On the first day of early voting, 59 people took advantage of the ability to register to vote at early voting. An additional 71 had their address changed or updated. Voters approved same day voter registration during early voting in a 2014 referendum.

Currently, same day voter registration is only allowed at early voting. But voters have a chance to expand this opportunity to election day at the polls by voting FOR Question 2, which would amend the Maryland Constitution to that end. I strongly encourage a vote in favor of this constitutional amendment.

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Dear MoCo Democrats, It’s Time to Back the Nominees

By Delegate Kirill Reznik (D-39).

You may not know it, but there is a war raging.  It’s mostly among my 3,000 or so Facebook friends.  You see, apparently there is a civil war between the Clintonite, corporatist pseudo-fascists and the Sanderista, Marxist communists for the Presidency of…yeah, it’s the County Executive Primary.  By the way, these are not my descriptions, these are how you have described supporters of David Blair and Marc Elrich.  Don’t believe me?  I have screenshots.

It doesn’t matter that we all agree on literally 90% of all issues.  Yes, that’s right, we do.  But recently, it has become popular to discount any politician or elected official who doesn’t agree with you 100% of the time as the worst example of the other side.

Let’s be very, very clear.  Republicans don’t actually do this.  Yes, they fight in the Primary, and then they back their nominee.  Every. Single. Time.  And they will do it for Robin Ficker.  And they will come out to vote.

I did not support either Marc Elrich or David Blair in the Primary.  I did not support David Trone for Congress.  I did enthusiastically support Ben Jealous for Governor.   But I would have supported Rushern Baker or Rich Madaleno or anyone else, just like I plan to support the Democratic nominees for County Executive and Congress.  Why?  Because they are all 1,000 times better than the alternative.  David Blair is not going to sell the County to the highest bidder and Marc Elrich is not going to put us all into gulags.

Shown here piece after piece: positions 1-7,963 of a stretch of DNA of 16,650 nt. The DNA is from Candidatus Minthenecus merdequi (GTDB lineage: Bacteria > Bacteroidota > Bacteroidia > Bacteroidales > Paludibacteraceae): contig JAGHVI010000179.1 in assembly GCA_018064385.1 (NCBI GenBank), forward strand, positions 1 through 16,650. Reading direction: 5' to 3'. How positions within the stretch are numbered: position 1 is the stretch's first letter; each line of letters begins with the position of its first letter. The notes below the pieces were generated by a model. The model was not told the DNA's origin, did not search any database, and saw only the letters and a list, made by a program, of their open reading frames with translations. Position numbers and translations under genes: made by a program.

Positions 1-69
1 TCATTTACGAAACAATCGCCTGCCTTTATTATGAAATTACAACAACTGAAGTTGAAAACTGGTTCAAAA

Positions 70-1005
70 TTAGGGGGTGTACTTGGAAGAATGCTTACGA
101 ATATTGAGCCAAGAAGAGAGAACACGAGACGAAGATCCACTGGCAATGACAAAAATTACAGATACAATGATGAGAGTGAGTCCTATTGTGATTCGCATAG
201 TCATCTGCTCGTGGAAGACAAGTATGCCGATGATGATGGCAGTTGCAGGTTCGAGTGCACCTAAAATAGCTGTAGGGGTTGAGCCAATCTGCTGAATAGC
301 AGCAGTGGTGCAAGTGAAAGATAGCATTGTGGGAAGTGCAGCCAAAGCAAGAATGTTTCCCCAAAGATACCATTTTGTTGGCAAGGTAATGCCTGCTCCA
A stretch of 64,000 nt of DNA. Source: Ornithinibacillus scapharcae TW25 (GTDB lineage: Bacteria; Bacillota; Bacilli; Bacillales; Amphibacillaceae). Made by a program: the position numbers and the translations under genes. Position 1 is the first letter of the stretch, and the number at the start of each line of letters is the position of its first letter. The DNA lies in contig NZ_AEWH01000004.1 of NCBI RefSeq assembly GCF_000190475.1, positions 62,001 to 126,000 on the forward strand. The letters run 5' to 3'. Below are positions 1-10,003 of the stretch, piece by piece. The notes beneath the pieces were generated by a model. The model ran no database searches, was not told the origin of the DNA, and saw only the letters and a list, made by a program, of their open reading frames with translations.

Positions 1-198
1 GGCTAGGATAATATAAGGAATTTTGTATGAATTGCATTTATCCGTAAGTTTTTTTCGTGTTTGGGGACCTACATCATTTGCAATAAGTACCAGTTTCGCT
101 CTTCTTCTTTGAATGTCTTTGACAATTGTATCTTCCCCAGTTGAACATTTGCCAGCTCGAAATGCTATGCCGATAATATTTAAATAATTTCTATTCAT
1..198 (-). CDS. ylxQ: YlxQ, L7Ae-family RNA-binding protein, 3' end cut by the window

I guarantee you that the Republicans will be out in force in November to back Larry Hogan, Amie Hoeber and Ficker, and they will pretend that they are all moderate to siphon votes from our side.  They are so afraid of an educated, healthy and reasonably compensated middle class workforce that they will vote for the Republican nominees no matter what.

They will portray Hogan as moderate.  The guy who nominated a gun nut who thinks that Democrats are responsible for mass shootings to the Handgun Permit Review Board.  The guy who nominated a woman who thinks doctors who perform legal abortions should lose their license to practice medicine to the Maryland Board of Physicians.  The guy who exploited an alleged rape in a high school to deny Montgomery County Public Schools a waiver to extend the school year for five days.  The guy who called teachers “thugs.”  They will portray him as a moderate and they will be out in force to elect him.

They will portray Amie Hoeber as a moderate.  The woman who thinks that separating children from their parents is a “complicated issue.”  The one who will vote for a right wing Speaker of the House dead set on rubber-stamping Donald Trump’s agenda.  They will be out in force for her too.

And if you doubt they will also vote for Robin Ficker, you are kidding yourself.  So go ahead, split the vote with an independent run, launch a write-in campaign, do it all. Cut up the Democratic vote so much that a camouflage shorts-wearing sociopath becomes County Executive.  Don’t think it could happen?  Take a look at the current occupant of 1600 Pennsylvania Avenue who received 93,000 votes in Montgomery County.

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MoCo Democrats are Badly Divided

By Adam Pagnucco.

This may not be the most polite thing to say in the wake of the MoCo Democrats’ Kiss and Make Up Party, but it’s the truth: MoCo Dems are badly divided.  Consider the following.